local control of our schools. SB 6 created a groundswell of grassroots activism across the state, blurring
 party lines and ideology. Students walked out in protest. Teachers and parents joined on social network-
 ing sites to plan and coordinate events. The state dramatically said “No!” to SB 6. Due to this impres-
 sively loud voice of dissatisfaction with the proposed legislation, Governor Crist vetoed it, saving public
 education in the state of Florida for now.
 These victories proved to the Tallahassee insiders, and their special interests masters, that Florida’s La-
 bor Movement is engaged more than ever before. With your help, we sent a message that whenever
 working families are threatened; the affiliates of the Florida AFL-CIO will be there, fighting back.
 This year was also a time of grassroots activism with our partners. We worked with allied groups such as
 Coalition of Immokalee Workers (CIW) who were fighting against the slave labor conditions in the fields of Florida. Their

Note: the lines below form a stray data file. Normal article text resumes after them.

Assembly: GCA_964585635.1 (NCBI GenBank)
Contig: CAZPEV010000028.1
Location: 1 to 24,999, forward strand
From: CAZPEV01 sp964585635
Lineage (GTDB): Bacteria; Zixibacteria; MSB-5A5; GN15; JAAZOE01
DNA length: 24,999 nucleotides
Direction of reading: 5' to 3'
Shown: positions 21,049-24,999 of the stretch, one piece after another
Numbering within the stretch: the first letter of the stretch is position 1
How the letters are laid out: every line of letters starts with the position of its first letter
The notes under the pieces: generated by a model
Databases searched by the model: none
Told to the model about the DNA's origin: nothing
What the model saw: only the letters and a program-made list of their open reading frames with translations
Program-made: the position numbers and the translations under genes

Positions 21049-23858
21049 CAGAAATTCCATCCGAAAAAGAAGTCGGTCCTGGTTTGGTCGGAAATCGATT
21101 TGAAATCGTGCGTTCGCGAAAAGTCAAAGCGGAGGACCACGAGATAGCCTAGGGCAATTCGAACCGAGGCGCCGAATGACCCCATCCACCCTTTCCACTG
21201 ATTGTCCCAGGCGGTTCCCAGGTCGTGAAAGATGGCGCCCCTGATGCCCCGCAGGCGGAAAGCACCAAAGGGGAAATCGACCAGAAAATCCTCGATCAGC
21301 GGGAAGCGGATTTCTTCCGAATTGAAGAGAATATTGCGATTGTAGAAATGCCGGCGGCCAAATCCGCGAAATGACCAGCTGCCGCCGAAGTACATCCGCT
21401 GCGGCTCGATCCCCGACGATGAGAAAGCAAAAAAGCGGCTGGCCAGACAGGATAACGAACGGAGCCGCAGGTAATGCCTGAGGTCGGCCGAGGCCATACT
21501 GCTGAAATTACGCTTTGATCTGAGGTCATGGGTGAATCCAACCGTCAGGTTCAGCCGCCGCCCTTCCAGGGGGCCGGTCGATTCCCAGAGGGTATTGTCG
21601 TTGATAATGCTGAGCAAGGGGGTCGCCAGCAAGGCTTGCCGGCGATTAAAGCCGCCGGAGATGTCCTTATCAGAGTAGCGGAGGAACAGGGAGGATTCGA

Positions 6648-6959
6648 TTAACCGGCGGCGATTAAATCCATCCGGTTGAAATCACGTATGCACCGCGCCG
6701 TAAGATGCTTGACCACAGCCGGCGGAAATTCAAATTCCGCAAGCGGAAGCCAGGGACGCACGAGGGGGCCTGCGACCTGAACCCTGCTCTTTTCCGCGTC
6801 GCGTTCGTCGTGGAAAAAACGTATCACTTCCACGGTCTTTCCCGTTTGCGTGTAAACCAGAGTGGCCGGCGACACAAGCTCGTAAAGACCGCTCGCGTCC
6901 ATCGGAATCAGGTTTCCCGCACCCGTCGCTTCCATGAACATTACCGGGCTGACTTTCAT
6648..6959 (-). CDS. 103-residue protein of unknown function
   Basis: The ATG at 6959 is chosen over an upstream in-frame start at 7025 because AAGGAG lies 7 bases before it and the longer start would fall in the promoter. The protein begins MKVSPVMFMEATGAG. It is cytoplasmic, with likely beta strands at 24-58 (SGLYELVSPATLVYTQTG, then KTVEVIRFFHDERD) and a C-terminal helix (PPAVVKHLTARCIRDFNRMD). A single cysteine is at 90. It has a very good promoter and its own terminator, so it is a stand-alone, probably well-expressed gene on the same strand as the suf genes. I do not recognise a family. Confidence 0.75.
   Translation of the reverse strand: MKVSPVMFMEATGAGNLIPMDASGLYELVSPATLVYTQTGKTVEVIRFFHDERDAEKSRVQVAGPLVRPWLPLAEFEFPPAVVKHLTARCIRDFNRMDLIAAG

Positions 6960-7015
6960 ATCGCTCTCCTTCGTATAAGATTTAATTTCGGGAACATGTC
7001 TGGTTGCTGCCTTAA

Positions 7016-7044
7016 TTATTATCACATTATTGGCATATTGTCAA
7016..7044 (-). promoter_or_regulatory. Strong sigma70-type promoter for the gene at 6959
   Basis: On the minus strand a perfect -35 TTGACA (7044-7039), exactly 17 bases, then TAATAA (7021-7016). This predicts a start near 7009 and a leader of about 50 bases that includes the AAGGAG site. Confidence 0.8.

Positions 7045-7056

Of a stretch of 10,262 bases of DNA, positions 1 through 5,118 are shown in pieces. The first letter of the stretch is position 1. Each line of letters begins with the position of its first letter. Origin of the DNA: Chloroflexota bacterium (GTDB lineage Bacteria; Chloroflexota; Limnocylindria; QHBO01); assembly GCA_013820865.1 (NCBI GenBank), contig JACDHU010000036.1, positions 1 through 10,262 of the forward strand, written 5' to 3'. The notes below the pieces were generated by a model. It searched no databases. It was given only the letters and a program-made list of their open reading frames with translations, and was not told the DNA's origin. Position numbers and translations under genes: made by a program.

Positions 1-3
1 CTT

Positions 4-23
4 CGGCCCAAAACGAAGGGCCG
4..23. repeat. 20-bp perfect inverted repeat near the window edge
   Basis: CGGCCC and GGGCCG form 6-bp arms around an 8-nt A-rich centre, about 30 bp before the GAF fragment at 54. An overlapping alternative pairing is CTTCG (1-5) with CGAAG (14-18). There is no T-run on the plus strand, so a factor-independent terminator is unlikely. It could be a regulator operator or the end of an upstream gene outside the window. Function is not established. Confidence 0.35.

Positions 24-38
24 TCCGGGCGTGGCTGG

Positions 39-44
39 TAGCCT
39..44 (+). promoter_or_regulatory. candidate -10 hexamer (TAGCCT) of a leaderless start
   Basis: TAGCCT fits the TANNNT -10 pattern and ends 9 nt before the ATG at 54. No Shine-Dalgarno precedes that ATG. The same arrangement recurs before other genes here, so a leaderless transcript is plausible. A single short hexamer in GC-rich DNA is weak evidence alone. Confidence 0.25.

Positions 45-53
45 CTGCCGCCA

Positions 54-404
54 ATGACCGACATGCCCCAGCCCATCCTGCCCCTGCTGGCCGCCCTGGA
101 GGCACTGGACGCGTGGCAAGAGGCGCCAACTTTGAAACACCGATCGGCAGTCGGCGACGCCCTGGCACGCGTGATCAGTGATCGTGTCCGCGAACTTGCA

main corporate target this year was Publix who refused to negotiate with the farm worker organization over their circum-
 stances in the fields of Florida. Union members from across the state joined activists in a three-day march from Tampa to
 Publix’s headquarters in Lakeland. These rallies brought pressure to Publix who finally agreed to negotiate with CIW. Victo-
 ries like this empowered our rank and file membership to engage in solidarity struggles and demonstrated the necessity of a
 unified movement.
 This year was a midterm election year, and the Florida AFL-CIO and its affiliates did not sit passively on the sidelines; in-
 stead we worked tirelessly on the Labor 2010 electoral campaign. Councils across the state engaged in the political process
 unlike ever before. Thousands of union members were contacted through leafleting on the worksite, phone calls or receiving